Guest blogger, Jessica Peters, is a 5th generation dairy farmer in northwest Pennsylvania.
Over the last few months our country has experienced a slew of natural disasters. People have lost homes, their livelihoods and much more. Each of these natural disasters has had unique effects on that area’s agriculture as well.
Farmers in Texas have been feeding their cattle from rafts and boats. Ranchers in Montana have been watching their hundred-year-old barns being burned to ashes by raging wildfires. In Florida, dairy farms have been running on generator power for weeks in 90+ degree weather praying the power is restored soon. Then there’s Puerto Rico. By all accounts, Puerto Rico’s agricultural industry is gone. It will be a least a year, if not longer, before it will be restored to a fraction of what it was. Farms and lives have been destroyed by the destruction of Hurricane Maria and because of that, the island may never be the same. And now, the wildfires in California. The vineyards and other farms in Northern California have been decimated.
But there is hope. There are farmers all over the country coordinating donations of hay, feed, money and supplies for these farmers in need. They are sending good vibes and prayers up in their names. Farmers are learning from the experiences of those who have been affected and are offering any advice they have from having suffered through similar situations in the past. Farmers. The word farmer literally means steward of the land, but the true definition is much, much more.
To be a farmer is to be resilient, dedicated and fearless. In the face of these tragedies, when most residents were fleeing for their lives, farmers were battening down the hatches and preparing for the worst. They weren’t boarding up their homes and heading for shelters; they were reinforcing barns, moving their animals to higher ground, readying their generators and taking precautions to make sure their animals would have enough feed and fresh water to weather the storm. While we were glued to our television sets watching the horror unfold, they were braving the winds and rains to check on their calves or move their herds to safer locations. It breaks my heart to think that there are people in this world who still believe that farmers don’t care for their animals, especially when you consider that in the last month farmers all over the country have literally been risking their own lives for the animals they love.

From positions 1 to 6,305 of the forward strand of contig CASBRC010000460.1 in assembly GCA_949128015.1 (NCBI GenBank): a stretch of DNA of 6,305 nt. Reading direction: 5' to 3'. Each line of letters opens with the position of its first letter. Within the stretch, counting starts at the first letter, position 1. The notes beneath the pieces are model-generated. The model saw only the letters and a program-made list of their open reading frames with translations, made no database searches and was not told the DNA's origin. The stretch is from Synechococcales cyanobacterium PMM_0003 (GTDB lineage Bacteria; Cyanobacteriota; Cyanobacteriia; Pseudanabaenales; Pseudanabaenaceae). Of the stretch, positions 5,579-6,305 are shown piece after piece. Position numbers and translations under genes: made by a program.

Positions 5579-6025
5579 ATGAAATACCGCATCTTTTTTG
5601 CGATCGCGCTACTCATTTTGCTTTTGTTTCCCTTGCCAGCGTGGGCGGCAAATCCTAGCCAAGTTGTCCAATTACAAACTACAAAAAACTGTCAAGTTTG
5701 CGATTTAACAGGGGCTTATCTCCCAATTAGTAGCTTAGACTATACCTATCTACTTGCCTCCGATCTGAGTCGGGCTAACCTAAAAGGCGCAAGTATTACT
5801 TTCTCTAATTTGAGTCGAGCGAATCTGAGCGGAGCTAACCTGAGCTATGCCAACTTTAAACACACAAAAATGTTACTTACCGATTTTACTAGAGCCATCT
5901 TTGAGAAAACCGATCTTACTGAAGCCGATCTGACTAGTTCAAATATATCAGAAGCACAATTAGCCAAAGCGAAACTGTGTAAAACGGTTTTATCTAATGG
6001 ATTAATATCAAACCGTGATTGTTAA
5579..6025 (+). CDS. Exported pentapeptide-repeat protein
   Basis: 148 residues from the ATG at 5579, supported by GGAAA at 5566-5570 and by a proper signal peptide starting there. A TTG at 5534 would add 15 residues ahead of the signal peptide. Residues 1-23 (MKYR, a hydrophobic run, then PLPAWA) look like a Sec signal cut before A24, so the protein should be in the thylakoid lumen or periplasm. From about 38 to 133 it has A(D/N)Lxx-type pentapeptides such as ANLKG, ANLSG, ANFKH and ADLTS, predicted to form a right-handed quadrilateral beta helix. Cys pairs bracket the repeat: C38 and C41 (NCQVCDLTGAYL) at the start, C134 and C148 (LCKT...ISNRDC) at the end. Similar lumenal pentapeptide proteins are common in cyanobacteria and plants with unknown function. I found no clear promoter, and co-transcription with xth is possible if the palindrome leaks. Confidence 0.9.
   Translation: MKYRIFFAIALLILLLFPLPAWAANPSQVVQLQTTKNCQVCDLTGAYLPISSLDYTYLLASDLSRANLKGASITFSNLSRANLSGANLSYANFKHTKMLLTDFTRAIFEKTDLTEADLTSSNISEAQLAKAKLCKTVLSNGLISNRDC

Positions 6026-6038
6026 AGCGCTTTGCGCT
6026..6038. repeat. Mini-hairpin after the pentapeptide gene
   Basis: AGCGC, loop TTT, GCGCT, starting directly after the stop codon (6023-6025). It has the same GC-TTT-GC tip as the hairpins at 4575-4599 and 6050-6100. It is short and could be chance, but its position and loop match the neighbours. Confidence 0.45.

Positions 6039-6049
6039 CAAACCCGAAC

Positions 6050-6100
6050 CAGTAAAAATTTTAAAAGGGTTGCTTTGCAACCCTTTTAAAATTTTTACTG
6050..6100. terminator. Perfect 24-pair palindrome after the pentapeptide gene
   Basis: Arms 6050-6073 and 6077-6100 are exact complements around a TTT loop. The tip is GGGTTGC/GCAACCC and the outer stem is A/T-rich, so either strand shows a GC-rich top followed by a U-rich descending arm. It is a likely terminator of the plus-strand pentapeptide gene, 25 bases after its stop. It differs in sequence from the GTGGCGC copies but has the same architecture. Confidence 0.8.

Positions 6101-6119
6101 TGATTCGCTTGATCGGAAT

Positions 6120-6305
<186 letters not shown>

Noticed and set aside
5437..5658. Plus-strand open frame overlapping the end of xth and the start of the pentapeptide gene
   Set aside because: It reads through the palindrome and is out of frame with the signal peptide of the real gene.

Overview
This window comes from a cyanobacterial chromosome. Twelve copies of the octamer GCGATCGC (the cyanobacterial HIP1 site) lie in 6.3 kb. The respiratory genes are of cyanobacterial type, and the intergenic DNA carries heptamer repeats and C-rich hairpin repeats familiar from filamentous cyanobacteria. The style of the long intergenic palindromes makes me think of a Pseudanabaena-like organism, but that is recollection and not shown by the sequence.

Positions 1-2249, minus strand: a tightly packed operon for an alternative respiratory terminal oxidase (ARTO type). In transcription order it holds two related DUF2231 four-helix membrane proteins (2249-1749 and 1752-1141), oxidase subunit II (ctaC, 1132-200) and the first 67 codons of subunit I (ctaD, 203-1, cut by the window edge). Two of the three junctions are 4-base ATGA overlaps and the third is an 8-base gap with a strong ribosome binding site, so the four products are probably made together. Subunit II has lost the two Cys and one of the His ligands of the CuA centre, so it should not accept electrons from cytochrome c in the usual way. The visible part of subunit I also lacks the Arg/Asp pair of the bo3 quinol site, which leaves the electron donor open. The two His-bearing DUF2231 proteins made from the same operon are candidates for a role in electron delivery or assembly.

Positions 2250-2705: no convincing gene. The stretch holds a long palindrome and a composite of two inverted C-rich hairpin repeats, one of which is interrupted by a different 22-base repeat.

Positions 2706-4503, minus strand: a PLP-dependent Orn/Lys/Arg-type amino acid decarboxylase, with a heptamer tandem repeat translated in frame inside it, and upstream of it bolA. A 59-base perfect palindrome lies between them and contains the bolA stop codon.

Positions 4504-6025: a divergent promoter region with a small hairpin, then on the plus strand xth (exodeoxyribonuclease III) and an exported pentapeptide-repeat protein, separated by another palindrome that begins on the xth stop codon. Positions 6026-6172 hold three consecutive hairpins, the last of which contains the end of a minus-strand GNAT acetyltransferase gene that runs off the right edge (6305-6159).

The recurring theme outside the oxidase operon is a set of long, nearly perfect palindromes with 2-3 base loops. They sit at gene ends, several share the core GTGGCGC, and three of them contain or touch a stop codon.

I remember a story, years ago, of a hurricane that travelled up the east coast hammering the Carolina’s along the way. It was a pig farmers firsthand account of how the storm affected his farm. He and his family had taken shelter on the second floor of their home as the flood waters were rising. They sat there, helplessly listening to their animals bellow below them. As the farmer told of the animals falling silent, he had tears in his eyes.
Being a farmer means dedicating your life to an existence that’s about more than just you. It’s about preserving the land for generations to come. It’s about treating your animals well and giving them a life worth living. It’s about producing a safe, nutritious, wholesome product worthy of the you and the lives you lead. There’s not a farmer in the world who’s in it for the money because there isn’t much. We’re not in it for the glory; we all go home with manure on our boots. Farmers put their hearts and souls into what they do because they love it and it’s what they were born to do.
As for those still dealing with the aftermath of these recent natural disasters, they aren’t sitting around the kitchen table wondering what to do next. They’re out there doing it. They’re assessing the damage and doing what needs to be done to keep their operations going and their animals safe and healthy. It takes more than a once-in-a-lifetime kind of storm to keep a farmer down.
Photo credit: Milking R Farm